Homer’s words, women’s voices

Both students and faculty worked together to read the first female translation of The Odyssey in its entirety. (Alex Dascalu/AQ)

The first Great Books Society event of the year lasted 10 hours. It was a marathon reading of The Odyssey, an epic ancient Greek poem by Homer that’s been translated into English upwards of 60 times.

But this version of The Odyssey is different because it was translated by Emily Wilson – the first woman to ever translate the original Ancient Greek text.

28 students read parts of the epic poem out-loud in the Sept. 19 and 20 reading marathon, switching off every 15 to 30 minutes. Fourth-year St. Thomas University student Elizabeth Tuck and vice-president of the Great Books Society organized the event and read about an hours worth of the book out-loud.

She said it’s important to bring female voices, like Wilson’s, to light.

“The study of great books so often is a boy’s club,” said Tuck.

“So many of the great books, like [by] Homer, Aristotle, Shakespeare, so much of that amazing, literature is all written by men. And of course, that’s related to its historical context and we totally get that, but it also doesn’t change the fact that it’s still all very male dominated.”

Tuck said there’s low female representation among the books they read and the professors they’re taught by in Great Books courses at STU.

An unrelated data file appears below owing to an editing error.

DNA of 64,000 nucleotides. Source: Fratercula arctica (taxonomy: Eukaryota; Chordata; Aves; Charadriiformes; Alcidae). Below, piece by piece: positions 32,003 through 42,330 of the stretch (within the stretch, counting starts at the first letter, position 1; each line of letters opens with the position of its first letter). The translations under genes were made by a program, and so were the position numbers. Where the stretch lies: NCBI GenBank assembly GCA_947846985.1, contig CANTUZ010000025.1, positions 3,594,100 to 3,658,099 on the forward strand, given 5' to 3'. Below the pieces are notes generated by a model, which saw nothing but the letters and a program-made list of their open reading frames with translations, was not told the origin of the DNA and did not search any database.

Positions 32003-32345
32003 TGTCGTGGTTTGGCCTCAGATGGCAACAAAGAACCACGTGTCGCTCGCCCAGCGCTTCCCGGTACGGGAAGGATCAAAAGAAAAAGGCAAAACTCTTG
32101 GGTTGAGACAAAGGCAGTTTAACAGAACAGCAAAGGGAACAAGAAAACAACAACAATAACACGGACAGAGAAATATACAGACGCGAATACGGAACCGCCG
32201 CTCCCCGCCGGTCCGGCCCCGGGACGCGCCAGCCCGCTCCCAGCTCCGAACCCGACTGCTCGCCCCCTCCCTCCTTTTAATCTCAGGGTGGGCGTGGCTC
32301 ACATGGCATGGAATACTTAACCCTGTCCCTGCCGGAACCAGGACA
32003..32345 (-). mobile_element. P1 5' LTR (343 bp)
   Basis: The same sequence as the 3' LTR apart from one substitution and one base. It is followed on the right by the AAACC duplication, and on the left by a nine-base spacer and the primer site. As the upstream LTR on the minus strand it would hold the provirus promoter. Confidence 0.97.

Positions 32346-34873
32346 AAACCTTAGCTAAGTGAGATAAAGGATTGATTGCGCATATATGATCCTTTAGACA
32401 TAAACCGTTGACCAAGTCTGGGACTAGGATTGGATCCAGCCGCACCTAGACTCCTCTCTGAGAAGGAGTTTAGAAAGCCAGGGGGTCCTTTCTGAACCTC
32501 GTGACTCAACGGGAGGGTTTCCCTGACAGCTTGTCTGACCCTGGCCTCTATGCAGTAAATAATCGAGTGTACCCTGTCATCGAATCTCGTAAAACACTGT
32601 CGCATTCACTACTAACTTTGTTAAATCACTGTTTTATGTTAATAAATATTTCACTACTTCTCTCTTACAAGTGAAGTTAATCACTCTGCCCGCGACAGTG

“That’s why it’s important to really see that women do have an important place in the study of great books.”

Elizabeth Tuck (above) is the vice-president of the Great Books Society. She read more than an hour of The Odyssey out-loud over the span of two days. (Alex Dascalu/AQ)

Tuck said every translation of the text is going to be different.

“There’s no direct translation from Greek to English, so a lot of these words is what the sentiment means in English. So that’s where a lot of that freedom comes for translators to kind of make those stylistic choices about what words they’re going to use in their text.”

Tuck said Wilson’s translation is different from previous ones because it’s more accessible for readers.

The Odyssey is a big-ass book with hard things to understand even if you’re studying it. It might just baseline not be the most accessible text ever,” she said.

“[But] just [Wilson’s] wording kind of can make concepts clearer, perhaps to someone who’s looking to analyze it in that way.”

STU professor Matthew Dinan presented this idea to the Great Books society. Tuck said the second-year Great Books class is currently reading Wilson’s translation of The Odyssey, so it was a good time to host the event.

She said herself and others have critiqued the Great Books department in the past because there hasn’t been enough diversity and representation within the texts they read. But now, because they’ve chosen this female translation, Tuck feels the department is listening to students’ concerns.

Tuck (above) said putting the spotlight on this translation shows that the Great Books department is listening to students concerns about the need for more female representation. (Alex Dascalu/AQ)

“They could have just gone with the translation they used last year, which is fine. Like it’s a good translation. But they didn’t. And they made a point of going with this new translation.”

“And to me, even though I’m not reading it in class, like it wasn’t a move made for my class, it does say that they’re listening. And it says that they also really acknowledge the value of women, and the value that other diverse perspectives bring to the study.”